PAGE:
“The poor give us much more than we give them,” said Mother Teresa in 1977, and from that time until her death, two decades later, the Nobel laureate did as much as she could to keep the spiritually rich poor in a position to maintain their holy generosity. The fundamentalist who signed her name to the defence of the rich and corrupt and oversaw the painful, sometimes avoidable deaths of the poor in her stinking hospices must have been especially fond of Matthew 26:11. “The poor,” said Christ, “you will always have with you.”
To give Teresa’s husband his due, though, this was an economic declaration made millennia ago. A possibly illiterate carpenter who, if he did exist at all, did not exist in the era of globalisation, must be permitted his naive shrug. Teresa, however, was cynical and modern enough to know that poverty and its attendant pain were not inevitable.
Poverty is often the conscious work of persons like Charles Keating, a Catholic financier convicted of defrauding many working Americans, or of dictators like Jean-Claude “Baby Doc” Duvalier whose bloody-boot rule turned Haiti into a desperate abattoir. Pain can be the consequence of corporations like Union Carbide whose toxic pesticide leak in Bhopal claimed a reported 20,000 Indian lives and has resulted in legal findings of individual negligence.
Throughout her material life, Mother Teresa, whose canonisation has been announced by the Vatican to occur on September 4, defended these producers of poverty and suffering. To Charles Keating, from whom she had accepted a seven-figure donation for use in her widely criticised and rarely audited Missionaries of Charity, she offered a character witness. To Duvalier, from whom she had accepted the Haitian Legion of Honour to add to her vast collection of humanitarian trinkets, she publicly said that he “loved the poor” — and perhaps he did, given his efforts to ensure their existence. Of the Bhopal disaster to which she arrived in a blaze of publicity, she instructed victims to “forgive, forgive, forgive” — oddly, as the late Christopher Hitchens observed in his famous 1995 essay The Missionary Position, before the general public knew that there was a crime to be forgiven.
Teresa was a great fan of the poor and their suffering was something she fetishised with all the mediaevalism we now attribute to the world’s least palatable Jihadists. “Pain, sorrow, suffering are but the kiss of Jesus,” she said. And, right up until about the time she was possessed by Satan before her death in 1997 — a Holy See representative was dispatched to remove him in a surgically efficient half-hour exorcism — she chiefly “helped” the poor and the suffering by making sure they continued to endure as much poverty and pain as possible.
There are many published and broadcast accounts of the soon-to-be-saintly nun’s very active role in suffering. There are reputable accounts of the unhygienic, dangerous and downright sadistic methods used by members of the order not only in Teresa’s flagship Kolkata Home for the Dying, but in Western properties. Only the Lamb of God knows all the indignities to which the gay men in her US HIV/AIDS hospices were subject before their death by decree of the beatified homophobe. Perhaps they endured the non-consensual baptism their Hindu and Muslim fellows did in India — Teresa reportedly encouraged her nuns to dab the heads of the dying with a spot of holy water and just make like they were being nice, if unqualified, nurses. Perhaps they were refused pain medication, subject to social isolation and shamed so as to feel the hallowed kiss of Jesus as, it is widely reported, so many others did.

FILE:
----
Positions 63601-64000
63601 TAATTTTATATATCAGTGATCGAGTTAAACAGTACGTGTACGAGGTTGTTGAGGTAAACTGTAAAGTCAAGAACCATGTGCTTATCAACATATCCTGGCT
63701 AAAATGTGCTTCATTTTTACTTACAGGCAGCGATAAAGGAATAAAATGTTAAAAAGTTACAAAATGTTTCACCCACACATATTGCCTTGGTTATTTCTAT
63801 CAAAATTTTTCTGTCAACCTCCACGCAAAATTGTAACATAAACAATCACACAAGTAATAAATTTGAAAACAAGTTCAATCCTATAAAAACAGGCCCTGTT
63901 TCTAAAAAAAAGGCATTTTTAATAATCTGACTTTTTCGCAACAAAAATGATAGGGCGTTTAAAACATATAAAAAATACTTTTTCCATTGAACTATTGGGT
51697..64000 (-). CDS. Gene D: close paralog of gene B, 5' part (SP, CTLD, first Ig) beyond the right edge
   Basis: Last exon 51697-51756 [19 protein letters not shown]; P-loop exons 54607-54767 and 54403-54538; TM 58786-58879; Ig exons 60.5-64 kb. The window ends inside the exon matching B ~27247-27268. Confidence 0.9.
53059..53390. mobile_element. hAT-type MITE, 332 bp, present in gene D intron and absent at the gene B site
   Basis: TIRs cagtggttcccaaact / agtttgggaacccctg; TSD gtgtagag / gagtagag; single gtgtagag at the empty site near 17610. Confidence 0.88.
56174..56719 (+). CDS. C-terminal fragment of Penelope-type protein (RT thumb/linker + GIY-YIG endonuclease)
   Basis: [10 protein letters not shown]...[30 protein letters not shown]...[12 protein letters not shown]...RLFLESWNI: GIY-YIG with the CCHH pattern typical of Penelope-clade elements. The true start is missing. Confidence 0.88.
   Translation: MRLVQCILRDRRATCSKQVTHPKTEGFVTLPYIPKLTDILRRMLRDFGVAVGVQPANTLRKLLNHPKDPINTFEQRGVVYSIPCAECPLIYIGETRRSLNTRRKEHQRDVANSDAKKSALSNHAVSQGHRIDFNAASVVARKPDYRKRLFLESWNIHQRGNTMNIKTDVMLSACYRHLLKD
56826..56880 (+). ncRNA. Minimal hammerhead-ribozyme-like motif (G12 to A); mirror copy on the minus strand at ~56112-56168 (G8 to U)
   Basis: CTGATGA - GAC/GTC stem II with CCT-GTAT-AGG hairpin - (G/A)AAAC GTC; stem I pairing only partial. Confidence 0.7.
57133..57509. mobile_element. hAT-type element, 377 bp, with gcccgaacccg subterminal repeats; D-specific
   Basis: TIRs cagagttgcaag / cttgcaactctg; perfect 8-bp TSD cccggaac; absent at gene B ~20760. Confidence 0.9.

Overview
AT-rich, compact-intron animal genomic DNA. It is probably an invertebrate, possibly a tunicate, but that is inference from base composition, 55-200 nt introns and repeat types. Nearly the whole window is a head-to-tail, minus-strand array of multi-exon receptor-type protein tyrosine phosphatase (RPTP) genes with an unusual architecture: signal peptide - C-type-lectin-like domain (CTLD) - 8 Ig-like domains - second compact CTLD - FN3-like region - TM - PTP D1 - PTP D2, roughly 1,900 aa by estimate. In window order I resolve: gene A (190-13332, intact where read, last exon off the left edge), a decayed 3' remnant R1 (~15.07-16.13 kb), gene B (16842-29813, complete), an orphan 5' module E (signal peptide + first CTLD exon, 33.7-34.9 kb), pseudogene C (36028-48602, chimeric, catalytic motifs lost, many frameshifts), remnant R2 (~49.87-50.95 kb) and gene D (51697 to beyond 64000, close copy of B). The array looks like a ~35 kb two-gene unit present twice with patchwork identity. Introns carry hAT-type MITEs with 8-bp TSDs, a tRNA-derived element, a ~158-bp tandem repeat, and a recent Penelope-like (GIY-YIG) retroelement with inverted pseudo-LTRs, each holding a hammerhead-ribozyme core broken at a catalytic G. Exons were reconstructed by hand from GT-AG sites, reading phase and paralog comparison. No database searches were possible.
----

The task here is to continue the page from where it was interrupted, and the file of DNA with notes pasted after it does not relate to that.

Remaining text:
Since Teresa has died — not, incidentally, by the vow of poverty she had made but after a stay at a pleasant Kolkata nursing home that does not promise holy suffering on its website but the very best modern medical care — the matter of her atrocious hypocrisy, fundamentalism and malice has been recounted many times. Even by the “miracle” woman whose medical cure first got her beatified. But on the eve of her canonisation, we cannot make the case against this foul ideologue enough.
Especially as the matter of Teresa’s sainthood falls to the most decent and candidly political papal opponent of suffering Rome has ever hosted. While Francis does not go quite far enough in his recent suggestion that condoms may be used to slow the spread of Zika (surely, HIV has earned an identical prophylactic hall-pass by now) he goes much, much further in the practical alleviation of suffering than any pope ever has. Unlike Teresa or many of his predecessors, he is not some nutter, heaven-bent on pain so that we all may rejoice in the pornographic spectacle of Jesus kissing the poor.
Francis has laid bare the ideological misreading of Matthew to justify contemporary poverty. And he has done so not only for the devout but for many in the world who once presumed, as Jesus did, that the poor would always be with us. Whether secular or religious, the view that the suffering poor are an unavoidable fact of life is toxic. Whether secular or religious, the view that compassion for the suffering poor elevates the donor is toxic. Slowly, Francis has done some commendable work in reversing this nonsense view, whether it is held by humanitarian liberals or pious Catholics. And it is an extraordinary shame that it falls to him to canonise such an extraordinary fascist.